Virtual Reality Isn’t Just for Young Adults

Computer image of virtual reality

Most of the time, when virtual reality is being discussed; it is in relation to gaming and recreation. But there are a number of ways to apply the technology that can be of benefit to today’s seniors and boomers.

The U.S. Centers for Disease Control and Prevention estimates that over a third of adults aged 65 and older fall each year. Some of those falls result in serious injuries and even deaths. In August 2015, biomedical engineers and clinicians from the University of Arizona began developing a virtual reality device that would reduce the risk of falling for seniors and boomers who have balance and mobility difficulties.  The device includes virtual reality balance training games designed to improve balance and coordination.

Dementia and other memory impairment disorders also can benefit from the use of virtual reality. Soothing, engaging experiences can be created within a virtual reality program for individuals suffering with this often debilitating condition.

Virtual reality is used to treat a number of fears and phobias, anxiety disorders and other psychological issues. It also can be used to help ease depression in seniors and boomers who, due to disabilities or other physical limitations, are unable to leave their homes or senior living communities. Some virtual reality devices, such as Oculus Rift, can make it possible to experience any you can imagine. Want to visit Paris but unable to physically travel? Using the Oculus Rift can make it feel just like you are walking the streets of this famous French paradise. Oculus Rift is slated for public release on March 28, 2016.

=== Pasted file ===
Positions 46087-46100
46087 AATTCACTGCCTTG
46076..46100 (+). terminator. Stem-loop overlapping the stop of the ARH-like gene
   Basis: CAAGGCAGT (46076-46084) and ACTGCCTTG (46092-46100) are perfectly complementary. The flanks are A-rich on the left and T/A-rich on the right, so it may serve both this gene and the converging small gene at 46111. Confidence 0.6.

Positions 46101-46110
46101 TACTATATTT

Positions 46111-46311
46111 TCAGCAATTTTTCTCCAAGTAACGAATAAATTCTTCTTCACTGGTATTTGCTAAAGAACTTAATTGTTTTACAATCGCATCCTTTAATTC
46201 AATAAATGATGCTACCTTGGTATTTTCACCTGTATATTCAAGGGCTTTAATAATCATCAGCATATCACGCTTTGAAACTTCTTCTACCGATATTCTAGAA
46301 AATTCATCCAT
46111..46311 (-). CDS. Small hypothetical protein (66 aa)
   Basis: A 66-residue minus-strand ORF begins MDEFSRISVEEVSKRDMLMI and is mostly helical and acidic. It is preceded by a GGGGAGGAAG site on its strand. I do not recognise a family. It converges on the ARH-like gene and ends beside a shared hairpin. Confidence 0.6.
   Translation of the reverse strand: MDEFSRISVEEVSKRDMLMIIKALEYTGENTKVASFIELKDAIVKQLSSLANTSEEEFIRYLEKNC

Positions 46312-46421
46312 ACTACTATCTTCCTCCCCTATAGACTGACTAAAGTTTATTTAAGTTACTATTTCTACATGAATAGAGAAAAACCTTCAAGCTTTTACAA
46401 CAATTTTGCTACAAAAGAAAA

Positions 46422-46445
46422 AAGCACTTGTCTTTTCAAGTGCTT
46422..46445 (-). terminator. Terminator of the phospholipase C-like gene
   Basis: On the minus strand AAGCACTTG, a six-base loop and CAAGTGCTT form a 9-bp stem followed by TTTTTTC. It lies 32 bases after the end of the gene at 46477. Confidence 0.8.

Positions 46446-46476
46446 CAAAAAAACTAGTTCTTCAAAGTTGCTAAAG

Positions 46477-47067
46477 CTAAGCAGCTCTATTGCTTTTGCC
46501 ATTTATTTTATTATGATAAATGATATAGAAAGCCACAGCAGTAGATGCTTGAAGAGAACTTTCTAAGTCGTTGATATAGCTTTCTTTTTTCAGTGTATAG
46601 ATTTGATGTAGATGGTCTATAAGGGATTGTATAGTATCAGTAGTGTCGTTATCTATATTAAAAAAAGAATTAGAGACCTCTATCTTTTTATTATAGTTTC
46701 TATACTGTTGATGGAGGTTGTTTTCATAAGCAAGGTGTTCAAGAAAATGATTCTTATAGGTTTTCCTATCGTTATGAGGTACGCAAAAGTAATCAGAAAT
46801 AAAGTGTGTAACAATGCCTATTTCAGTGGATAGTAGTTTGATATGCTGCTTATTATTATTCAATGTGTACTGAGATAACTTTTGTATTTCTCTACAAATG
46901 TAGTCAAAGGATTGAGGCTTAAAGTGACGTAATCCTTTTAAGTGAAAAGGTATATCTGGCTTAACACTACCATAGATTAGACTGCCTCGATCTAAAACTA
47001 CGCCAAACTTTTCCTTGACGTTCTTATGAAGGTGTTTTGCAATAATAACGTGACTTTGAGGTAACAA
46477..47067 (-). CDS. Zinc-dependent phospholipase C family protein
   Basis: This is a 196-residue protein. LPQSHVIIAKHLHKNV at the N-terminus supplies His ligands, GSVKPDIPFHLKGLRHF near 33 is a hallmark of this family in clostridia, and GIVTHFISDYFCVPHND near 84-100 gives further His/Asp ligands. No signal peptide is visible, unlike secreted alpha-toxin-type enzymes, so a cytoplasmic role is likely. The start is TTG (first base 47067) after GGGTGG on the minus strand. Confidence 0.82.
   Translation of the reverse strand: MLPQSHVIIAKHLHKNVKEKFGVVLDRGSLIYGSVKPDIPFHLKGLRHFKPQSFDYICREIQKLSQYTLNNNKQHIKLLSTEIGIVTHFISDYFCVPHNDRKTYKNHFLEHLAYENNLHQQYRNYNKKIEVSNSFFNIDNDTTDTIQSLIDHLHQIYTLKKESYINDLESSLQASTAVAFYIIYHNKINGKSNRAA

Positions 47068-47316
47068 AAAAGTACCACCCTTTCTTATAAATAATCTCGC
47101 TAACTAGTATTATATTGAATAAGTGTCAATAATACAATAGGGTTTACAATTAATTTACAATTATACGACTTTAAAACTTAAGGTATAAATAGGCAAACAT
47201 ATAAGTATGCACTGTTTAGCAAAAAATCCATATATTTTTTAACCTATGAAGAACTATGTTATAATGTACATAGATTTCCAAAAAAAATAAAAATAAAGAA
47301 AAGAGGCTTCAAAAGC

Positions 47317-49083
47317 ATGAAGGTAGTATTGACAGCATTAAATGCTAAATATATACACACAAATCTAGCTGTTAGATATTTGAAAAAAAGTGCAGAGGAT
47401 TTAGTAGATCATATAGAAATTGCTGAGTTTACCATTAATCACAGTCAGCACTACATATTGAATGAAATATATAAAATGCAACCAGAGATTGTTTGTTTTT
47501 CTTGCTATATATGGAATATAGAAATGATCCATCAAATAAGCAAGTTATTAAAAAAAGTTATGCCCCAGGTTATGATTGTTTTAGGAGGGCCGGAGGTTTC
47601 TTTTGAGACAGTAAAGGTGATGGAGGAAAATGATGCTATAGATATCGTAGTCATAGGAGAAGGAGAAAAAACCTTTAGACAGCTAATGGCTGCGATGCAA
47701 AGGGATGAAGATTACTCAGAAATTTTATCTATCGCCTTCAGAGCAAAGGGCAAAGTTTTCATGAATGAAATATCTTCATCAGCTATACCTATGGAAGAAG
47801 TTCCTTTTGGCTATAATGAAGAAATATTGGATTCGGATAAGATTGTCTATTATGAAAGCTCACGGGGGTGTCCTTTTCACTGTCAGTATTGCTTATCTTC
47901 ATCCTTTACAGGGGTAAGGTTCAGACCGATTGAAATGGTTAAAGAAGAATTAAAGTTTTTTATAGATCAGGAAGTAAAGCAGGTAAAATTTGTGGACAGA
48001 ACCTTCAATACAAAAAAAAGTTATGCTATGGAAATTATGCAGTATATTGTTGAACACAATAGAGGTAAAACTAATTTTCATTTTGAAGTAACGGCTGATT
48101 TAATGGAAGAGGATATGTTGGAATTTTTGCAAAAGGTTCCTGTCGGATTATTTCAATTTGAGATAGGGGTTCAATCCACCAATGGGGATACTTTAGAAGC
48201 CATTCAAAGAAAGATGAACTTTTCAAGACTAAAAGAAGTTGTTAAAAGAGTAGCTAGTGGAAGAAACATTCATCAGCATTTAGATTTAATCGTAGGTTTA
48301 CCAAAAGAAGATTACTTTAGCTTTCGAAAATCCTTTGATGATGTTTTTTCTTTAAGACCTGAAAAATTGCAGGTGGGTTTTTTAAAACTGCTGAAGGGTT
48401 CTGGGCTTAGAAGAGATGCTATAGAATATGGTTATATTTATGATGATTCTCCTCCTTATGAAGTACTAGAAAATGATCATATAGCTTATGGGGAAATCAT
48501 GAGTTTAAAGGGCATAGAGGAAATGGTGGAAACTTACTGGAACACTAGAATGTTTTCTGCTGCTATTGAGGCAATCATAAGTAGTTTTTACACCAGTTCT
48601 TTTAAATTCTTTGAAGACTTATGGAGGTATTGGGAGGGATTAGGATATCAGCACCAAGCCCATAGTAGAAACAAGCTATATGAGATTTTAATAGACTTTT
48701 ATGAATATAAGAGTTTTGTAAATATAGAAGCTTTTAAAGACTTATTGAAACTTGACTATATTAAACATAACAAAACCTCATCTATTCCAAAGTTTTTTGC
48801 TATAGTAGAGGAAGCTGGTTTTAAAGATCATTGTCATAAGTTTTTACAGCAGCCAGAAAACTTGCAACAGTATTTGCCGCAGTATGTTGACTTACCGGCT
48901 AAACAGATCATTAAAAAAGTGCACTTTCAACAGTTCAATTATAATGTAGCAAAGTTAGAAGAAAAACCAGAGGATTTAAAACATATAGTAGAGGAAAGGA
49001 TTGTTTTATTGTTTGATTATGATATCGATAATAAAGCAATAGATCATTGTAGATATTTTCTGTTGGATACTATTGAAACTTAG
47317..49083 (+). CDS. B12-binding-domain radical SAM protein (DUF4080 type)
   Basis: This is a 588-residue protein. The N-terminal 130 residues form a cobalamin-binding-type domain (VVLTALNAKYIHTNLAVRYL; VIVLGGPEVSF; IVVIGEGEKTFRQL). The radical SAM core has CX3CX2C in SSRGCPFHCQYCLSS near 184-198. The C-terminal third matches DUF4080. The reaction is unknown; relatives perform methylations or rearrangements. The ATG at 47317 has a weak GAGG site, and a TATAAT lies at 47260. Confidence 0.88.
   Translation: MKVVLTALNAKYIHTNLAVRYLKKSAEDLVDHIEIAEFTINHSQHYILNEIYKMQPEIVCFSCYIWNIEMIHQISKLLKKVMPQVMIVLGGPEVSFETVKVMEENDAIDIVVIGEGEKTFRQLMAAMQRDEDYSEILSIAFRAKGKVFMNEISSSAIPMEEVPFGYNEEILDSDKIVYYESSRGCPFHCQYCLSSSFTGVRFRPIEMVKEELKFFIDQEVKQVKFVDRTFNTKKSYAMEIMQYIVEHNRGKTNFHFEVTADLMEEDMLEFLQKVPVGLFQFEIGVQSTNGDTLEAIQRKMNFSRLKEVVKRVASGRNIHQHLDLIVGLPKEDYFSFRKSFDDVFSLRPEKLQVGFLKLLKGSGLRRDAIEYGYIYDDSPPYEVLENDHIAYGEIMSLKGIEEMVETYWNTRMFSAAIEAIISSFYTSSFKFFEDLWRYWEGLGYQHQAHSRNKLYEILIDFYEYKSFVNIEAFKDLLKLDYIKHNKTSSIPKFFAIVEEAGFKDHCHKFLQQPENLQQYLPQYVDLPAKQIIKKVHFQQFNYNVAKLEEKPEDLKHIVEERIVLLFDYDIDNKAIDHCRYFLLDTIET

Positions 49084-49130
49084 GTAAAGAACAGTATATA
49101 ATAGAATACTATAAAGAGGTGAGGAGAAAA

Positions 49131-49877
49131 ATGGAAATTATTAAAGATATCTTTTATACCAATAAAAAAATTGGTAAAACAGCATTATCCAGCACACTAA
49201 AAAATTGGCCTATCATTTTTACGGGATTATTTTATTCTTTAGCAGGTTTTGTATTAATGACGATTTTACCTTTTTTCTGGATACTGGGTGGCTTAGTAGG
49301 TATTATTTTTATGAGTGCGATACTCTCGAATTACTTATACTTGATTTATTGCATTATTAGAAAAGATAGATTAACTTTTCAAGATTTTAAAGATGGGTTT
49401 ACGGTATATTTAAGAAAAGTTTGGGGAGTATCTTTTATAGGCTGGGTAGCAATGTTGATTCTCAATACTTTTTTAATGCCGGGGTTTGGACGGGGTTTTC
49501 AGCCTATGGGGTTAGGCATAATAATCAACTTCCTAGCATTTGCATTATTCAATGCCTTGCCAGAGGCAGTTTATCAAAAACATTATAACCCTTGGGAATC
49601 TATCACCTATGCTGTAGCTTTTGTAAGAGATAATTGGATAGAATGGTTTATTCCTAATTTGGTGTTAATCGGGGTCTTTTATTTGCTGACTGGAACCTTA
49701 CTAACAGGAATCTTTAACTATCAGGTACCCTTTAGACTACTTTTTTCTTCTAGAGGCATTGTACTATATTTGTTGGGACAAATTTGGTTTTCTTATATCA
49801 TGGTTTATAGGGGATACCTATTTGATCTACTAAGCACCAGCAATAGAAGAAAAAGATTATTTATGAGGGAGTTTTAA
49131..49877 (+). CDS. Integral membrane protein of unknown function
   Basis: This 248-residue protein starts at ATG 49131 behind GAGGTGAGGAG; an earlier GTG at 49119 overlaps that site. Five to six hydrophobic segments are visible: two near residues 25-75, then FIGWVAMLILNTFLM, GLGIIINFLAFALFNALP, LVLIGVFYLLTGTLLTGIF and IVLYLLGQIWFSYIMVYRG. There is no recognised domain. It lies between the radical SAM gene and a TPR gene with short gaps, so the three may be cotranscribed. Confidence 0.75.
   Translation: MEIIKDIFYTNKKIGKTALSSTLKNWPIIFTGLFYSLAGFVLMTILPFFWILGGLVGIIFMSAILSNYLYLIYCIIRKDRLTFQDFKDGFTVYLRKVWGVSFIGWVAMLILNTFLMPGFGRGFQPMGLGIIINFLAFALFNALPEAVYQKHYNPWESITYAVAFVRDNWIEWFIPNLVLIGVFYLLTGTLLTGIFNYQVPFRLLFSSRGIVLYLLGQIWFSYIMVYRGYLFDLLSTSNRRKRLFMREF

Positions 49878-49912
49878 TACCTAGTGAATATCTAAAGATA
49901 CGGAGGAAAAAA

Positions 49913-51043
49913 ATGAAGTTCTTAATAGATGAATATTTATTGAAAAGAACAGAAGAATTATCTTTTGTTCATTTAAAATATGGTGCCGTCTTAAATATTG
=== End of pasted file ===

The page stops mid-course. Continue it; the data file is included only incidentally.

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Mary Spann

Mary Spann

Mary Spann is the founder and president of Upside of Downsizing®. In addition to her 26 years in construction, interior design, and home staging, Mary also holds a Bachelor’s Degree in Social Work, making her uniquely qualified to assist with the downsizing process. Mary learned the key components of construction and interior design at an early age. Her father was a prominent custom home builder in Minnesota and Texas, and her mother was a successful interior designer and a real estate broker.
Mary Spann

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